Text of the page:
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Faery Wintering Nests

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Faery Wintering Nests

I apologize for the long absence, dear readers.  Business of a fairly mundane nature called me away from the city, but I have returned.  The snows have begun and I am afraid I have captured little of interest since we last spoke.  Instead, I have dug into my archives and found an image that represents a phenomenon that you will find scientifically stimulating.

Like the common gray squirrel of the 1st and 2nd worlds, many species of faery will build nests of leaves and other detritus in which to pass the time of the colder months, waiting for the world to grow warm again.  Most faery species have no tolerance at all for the cold.  It is my personal theory that the climate of the City Park has changed recently on a geologically recent time scale.  We have evidence of the beginnings of many cold weather adaptations in the species I study, but most simply hibernate, which I suspect is a relatively easy trait selected for in cold-intolerant species.

The above photonic capture is a typical wintering nest, found in the shrubs near a small brook that bisects the eastern side of the Park.  The bare limbs of trees and plants expose these nests everywhere, and they are a quite common site.  I often wonder if owls or hawks, or even the mink sometimes seen near the banks of the stream make meals of the hibernating faeries.  I have dissected a number of nests.  The faeries within the nests will die when exposed to the cold, but if one brings a nest indoors and subjects to them to warming, the faery will, within 24 to 48 hours, leave torpor and behave as if the spring has arrived.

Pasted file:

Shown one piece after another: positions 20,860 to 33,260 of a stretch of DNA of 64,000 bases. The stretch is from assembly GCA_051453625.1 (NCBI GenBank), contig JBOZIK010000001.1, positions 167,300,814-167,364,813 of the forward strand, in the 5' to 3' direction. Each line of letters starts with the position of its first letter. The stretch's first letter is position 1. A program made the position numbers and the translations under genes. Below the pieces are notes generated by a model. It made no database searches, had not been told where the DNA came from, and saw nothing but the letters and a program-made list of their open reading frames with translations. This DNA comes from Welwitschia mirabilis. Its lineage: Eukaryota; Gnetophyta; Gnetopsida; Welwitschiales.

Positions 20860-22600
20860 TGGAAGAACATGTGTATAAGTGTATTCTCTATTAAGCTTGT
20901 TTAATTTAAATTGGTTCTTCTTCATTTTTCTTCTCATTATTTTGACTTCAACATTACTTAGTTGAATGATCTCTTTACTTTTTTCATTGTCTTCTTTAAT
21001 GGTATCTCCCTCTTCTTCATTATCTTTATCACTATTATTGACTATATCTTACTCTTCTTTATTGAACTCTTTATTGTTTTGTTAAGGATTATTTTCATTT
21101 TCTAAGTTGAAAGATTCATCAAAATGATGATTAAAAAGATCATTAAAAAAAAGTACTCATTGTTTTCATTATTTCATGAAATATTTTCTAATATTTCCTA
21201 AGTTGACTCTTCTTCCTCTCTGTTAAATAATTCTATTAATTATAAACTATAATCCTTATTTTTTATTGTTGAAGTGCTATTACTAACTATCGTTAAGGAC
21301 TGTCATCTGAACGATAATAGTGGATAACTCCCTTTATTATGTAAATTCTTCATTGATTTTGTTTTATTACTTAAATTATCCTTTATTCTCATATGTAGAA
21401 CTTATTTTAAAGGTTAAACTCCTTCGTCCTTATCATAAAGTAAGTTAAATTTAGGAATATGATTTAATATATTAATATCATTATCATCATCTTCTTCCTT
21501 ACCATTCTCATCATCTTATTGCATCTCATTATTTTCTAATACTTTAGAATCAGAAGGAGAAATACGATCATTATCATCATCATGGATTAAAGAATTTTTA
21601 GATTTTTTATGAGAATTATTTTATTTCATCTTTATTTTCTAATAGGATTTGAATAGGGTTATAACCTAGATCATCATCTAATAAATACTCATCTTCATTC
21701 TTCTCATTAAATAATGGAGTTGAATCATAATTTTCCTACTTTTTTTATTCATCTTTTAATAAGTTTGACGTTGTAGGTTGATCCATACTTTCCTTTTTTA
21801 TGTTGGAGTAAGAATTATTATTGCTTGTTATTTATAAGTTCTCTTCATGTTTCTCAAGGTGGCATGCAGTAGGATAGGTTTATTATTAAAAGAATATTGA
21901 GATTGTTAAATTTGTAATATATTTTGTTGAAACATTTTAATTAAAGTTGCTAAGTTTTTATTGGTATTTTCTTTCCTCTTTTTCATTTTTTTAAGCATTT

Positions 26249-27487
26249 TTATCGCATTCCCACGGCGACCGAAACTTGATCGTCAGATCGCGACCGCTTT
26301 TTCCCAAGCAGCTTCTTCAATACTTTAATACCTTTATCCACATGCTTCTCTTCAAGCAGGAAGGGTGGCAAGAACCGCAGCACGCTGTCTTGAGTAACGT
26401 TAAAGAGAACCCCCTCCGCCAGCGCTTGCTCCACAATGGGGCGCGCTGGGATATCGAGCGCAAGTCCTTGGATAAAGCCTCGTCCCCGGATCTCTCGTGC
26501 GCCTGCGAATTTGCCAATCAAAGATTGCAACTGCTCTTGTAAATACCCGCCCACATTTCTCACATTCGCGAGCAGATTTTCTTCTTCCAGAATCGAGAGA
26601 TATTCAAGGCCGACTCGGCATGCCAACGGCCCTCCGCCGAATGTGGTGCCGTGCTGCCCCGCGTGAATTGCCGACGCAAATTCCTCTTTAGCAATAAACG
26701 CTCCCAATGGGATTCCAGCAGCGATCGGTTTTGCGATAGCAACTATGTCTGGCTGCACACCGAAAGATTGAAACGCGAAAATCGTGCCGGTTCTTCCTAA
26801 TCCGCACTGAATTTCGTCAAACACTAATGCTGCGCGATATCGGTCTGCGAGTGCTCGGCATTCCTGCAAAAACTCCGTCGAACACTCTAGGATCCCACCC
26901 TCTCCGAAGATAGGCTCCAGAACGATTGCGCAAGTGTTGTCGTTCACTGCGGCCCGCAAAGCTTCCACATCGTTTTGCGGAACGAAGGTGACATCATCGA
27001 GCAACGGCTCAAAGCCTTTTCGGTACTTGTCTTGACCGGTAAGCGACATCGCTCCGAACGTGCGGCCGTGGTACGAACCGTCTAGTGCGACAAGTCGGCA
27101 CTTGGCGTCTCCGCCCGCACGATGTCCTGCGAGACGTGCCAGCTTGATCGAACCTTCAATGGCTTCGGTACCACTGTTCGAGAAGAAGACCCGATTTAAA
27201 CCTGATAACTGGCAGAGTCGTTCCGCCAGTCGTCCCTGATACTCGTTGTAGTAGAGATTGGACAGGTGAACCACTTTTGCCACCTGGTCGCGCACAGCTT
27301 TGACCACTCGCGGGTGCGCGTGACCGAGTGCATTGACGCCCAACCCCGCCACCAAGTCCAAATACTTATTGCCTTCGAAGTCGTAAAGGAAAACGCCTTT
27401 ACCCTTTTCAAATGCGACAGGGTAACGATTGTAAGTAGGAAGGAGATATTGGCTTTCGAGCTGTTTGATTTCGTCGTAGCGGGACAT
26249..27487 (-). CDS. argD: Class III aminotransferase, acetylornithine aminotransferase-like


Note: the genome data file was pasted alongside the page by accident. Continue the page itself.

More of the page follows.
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Who is Dr. Roundbottom?

Julius T. Roundbottom is a dedicated gentleman of science! Utilizing the latest in modern technologies, he currently researches the native flora and fauna of City Park with a particular interest in the interaction and conflict between native species and invasive species from alternate world models. If you are new to the Informatitron, may we suggest you start at the beginning?

Dr. Roundbottom's work is endowed by the Roundbottom Foundation. If you are interested in supporting the Doctor's research consider joining the Foundation or purchasing a print.

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